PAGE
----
The concept and practice of Social Protection as a tool and instrument for poverty reduction, economic growth, and the humanitarian response have rapidly gained global popularity within the last decade with many developing countries slowly embracing social assistance as a strategy for reducing vulnerability among their populations. Conceivably, there has been a significant increase in government spending and investment in social protection programs which in turn has led to notable positive effects in socio-economic development and livelihood improvement for select beneficiary communities. This is not to say that developing countries have allocated sufficient resources towards financing social protection programs, but that they have, for the most part, demonstrated the political goodwill to progressively increase allocations and capacities towards expanding these programs (mostly with the support of development partners).
One of the main objectives of Social Protection is to cushion the poor and vulnerable households from the effects of emergencies — which disrupt their livelihoods and deplete their productive assets — subsequently preventing such households from falling deeper into poverty. To achieve this, regular social transfer programs need to be designed to expand and contract, either by increasing the caseloads or adjusting the transfer value in response to incidences of emergency. Such scale-ups often purpose to; provide a fast and effective response to large proportions of the population during extreme drought and other crisis events such as conflict or flooding (humanitarian response), or to support the resilience of poor and vulnerable populations in response to regular fluctuations of climate (resilience building).
Local Economy-Wide Impact Evaluation (LEWIE) studies conducted in Kenya and Ethiopia, reveal that a typical drought has significant negative impacts on households, and these negative impacts are magnified as the repercussions transmitted throughout the local economy. However, just as local economic linkages magnify the negative impacts of severe and extreme drought, they also magnify the positive impacts of social assistance provided in the response. By providing partial income insurance for beneficiaries, the emergency cash transfers provide insurance to the economies of which they are part, dampening the negative impact of drought on total local income by somewhere between 11% and 3%. This ‘local economy insurance’ impact, in certain instances, represents 2.03 times the cost of the emergency Cash Transfers and appears to most benefit the poorest recipients.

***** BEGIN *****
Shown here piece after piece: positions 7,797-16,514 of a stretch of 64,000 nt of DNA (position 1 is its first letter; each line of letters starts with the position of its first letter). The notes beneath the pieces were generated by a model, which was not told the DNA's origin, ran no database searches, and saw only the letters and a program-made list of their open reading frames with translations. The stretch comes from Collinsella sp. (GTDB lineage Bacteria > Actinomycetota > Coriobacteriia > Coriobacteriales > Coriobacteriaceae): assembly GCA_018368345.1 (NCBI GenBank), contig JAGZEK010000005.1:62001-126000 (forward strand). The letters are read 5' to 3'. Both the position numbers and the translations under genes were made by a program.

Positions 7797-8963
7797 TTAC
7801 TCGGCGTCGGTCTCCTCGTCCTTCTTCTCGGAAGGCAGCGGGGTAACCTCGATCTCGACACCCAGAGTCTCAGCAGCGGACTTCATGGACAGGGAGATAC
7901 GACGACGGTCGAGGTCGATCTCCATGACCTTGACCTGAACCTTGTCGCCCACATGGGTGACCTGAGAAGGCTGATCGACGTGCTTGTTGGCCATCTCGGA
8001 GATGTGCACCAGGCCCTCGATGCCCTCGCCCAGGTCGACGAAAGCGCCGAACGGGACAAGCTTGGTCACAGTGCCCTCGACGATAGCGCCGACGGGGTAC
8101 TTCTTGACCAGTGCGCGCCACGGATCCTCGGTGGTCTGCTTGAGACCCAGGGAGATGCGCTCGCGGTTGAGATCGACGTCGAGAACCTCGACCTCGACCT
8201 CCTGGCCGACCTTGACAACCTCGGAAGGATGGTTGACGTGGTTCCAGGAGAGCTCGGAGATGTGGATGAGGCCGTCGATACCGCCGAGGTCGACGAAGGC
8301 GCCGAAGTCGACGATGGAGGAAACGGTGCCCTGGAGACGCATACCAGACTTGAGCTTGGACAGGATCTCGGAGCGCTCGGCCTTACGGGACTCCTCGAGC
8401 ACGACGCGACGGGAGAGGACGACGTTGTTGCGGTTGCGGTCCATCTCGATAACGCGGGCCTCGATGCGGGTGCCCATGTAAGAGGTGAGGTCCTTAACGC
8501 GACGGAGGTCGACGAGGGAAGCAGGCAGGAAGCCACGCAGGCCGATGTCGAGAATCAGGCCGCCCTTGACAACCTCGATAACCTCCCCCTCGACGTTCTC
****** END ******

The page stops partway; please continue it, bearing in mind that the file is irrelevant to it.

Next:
The desire to adopt social protection programs to respond to shocks may take five different options. These forms include; Increasing the value or duration of benefits for existing beneficiaries (Vertical Scalability), Increasing the number of recipients in an existing social protection program (Horizontal Scalability), Making small adjustments to the design of routine social protection interventions, Using elements of an existing social protection system while delivering a separate emergency response, or aligning social protection and/or humanitarian interventions with one another. There is little documented evidence on the options (or combination of options) that would work best in what context — but evidence indicates that effective scale-up requires adequate policies, financing, administrative capacity, and dependable infrastructure for the delivery and monitoring of transfers.